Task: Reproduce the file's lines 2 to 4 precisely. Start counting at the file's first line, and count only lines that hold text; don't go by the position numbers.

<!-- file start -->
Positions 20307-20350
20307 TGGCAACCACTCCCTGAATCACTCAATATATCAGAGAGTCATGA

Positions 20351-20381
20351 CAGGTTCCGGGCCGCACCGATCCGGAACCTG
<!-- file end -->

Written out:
20307 TGGCAACCACTCCCTGAATCACTCAATATATCAGAGAGTCATGA

Positions 20351-20381
20351 CAGGTTCCGGGCCGCACCGATCCGGAACCTG